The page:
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(© 2007 Celtic Heritage Magazine, Halifax, Nova Scotia,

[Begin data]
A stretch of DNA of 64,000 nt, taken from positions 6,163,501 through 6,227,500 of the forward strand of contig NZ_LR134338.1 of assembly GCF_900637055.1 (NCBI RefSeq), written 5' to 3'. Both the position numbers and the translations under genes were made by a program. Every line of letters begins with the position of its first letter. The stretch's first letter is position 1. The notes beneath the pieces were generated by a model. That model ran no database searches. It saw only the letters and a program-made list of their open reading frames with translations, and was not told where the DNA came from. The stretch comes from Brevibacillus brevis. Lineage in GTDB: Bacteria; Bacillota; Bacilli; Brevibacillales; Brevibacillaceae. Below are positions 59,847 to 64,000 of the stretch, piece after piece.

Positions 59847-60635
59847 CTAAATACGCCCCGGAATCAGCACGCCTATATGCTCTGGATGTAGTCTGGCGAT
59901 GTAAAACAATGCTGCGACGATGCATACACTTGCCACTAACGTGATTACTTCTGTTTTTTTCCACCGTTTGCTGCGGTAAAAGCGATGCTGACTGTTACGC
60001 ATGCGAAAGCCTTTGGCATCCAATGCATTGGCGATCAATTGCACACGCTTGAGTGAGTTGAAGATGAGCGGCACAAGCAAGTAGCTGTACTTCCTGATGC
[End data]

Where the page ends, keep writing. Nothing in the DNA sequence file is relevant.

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Most people spend their whole lives awaiting an epiphany; 17-year old fiddle phenom ZoŽ Darrow had hers when she was just six. No trumpeting angels or robed gurus were involved; Darrowís revelation lay in the sizzling bowing of Prince Edward Islandís J. J. Chaisson, who just happened to be playing a gig with extended clan members near Darrowís western Massachusetts hometown of Blandford.